The pound finally moved higher versus the dollar on Thursday. However, this was more to do with US dollar weakness than any notable pound strength. The pound US dollar exchange rate dropped to a low of US$1.2605 a fresh 4 month low, before recovering to US$1.2660.

What do these figures mean?
When measuring the value of a pair of currencies, one set equals 1 unit and the other shows the current equivalent. As the market moves, the amount will vary from minute to minute.For example, it could be written:1 GBP = 1.28934 USDHere, £1 is equivalent to approximately $1.29. This specifically measures the pound’s worth against the dollar. If the US dollar amount increases in this pairing, it’s positive for the pound. Or, if you were looking at it the other way around:1 USD = 0.77786 GBPIn this example, $1 is equivalent to approximately £0.78. This measures the US dollar’s worth versus the British pound. If the sterling number gets larger, it’s good news for the dollar.

The pound was broadly out of favour in the previous session as investors braced themselves for a pro-Brexit replacement for Theresa May. Prime Minister Theresa May has so far still refused to hand in her resignation. However, pound traders are assuming that she will be leaving sooner rather than later.

Today the PM will meet with Graham Brady the Chairman of the 1922 Committee of backbenchers. He will advise her that she will be forced out if she doesn’t set a leaving date. Should Theresa May conclude that she will not be able to push her Brexit deal through Parliament, she may resign in the coming days. However, reports suggest that Theresa May will stay in power until early June, after President Trump’s visit. The leadership battle takes place over a six week period, during this time volatility in the pound could pick up.

Why is a “soft” Brexit better for sterling than a “hard” Brexit?
A soft Brexit implies anything less than UK’s complete withdrawal from the EU. For example, it could mean the UK retains some form of membership to the European Union single market in exchange for some free movement of people, i.e. immigration. This is considered more positive than a “hard” Brexit, which is a full severance from the EU. The reason “soft” is considered more pound-friendly is because the economic impact would be lower. If there is less negative impact on the economy, foreign investors will continue to invest in the UK. As investment requires local currency, this increased demand for the pound then boosts its value.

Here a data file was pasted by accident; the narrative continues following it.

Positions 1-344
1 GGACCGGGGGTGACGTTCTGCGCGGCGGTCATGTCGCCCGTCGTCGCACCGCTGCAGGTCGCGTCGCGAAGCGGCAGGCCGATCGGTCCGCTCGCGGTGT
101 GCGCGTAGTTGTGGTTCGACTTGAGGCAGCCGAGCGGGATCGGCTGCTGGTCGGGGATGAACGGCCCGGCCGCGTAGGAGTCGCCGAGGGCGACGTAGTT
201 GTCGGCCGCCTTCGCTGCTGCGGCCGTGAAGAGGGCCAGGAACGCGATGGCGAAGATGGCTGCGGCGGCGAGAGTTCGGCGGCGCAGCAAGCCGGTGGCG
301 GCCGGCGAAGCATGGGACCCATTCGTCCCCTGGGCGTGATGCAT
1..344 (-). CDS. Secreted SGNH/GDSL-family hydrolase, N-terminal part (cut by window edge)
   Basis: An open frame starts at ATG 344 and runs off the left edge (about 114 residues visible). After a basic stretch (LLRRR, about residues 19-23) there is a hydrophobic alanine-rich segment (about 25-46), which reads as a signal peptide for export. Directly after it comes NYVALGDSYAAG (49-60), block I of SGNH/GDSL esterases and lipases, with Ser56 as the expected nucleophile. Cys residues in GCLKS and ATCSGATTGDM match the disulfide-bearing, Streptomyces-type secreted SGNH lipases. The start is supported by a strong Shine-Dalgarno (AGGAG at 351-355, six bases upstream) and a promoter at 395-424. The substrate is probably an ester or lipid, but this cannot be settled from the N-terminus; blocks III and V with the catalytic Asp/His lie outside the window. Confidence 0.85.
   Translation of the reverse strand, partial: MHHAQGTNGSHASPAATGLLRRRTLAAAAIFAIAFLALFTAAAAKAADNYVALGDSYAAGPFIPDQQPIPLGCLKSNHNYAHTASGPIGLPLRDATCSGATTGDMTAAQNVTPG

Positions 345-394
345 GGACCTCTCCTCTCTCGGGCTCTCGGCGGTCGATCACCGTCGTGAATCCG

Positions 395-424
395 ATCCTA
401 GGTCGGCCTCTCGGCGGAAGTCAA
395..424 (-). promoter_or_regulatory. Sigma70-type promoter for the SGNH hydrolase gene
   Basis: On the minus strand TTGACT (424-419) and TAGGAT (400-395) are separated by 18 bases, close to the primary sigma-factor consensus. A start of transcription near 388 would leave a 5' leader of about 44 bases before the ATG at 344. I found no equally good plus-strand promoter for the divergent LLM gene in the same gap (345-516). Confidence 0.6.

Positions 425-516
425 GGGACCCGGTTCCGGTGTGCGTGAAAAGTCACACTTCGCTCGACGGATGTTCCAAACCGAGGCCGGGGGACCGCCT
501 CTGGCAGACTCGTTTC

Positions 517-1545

In addition to developments in Westminster, pound traders could glance towards UK retail sales data. Analysts are expecting UK retail sales to remain elevated at 4.3% year on year in April, although this is down slightly from the stellar 6.2% in March. A strong reading could help lift the pound.

Why does strong economic data boost a country’s currency?
Solid economic indicators point to a strong economy. Strong economies have strong currencies because institutions look to invest in countries where growth prospects are high. These institutions require local currency to invest in the country, thus increasing demand and pushing up the money’s worth. So, when a country or region has good economic news, the value of the currency tends to rise.

Dollar Dips On Dismal Data

The dollar gave up some of its recent gains in the previous session after a strong run of wins. Investors had been buying into the dollar for its safe haven status as geopolitical tensions between the US and China intensified.

US data was also under the spotlight on Thursday and failed to impress. US manufacturing activity dived to a 9 year low on trade war concerns. The manufacturing pmi recorded 50.6 in May, down from 52.6 in April. This is just the latest sign that the US – China trade war is negatively impacting the economy. The weaker data pulled the dollar southwards.

Today US data will remain under the microscope as investors look towards durable goods data. Analysts are predicting another fall, which could turn up fears over the health of the US economy and pull the dollar lower.

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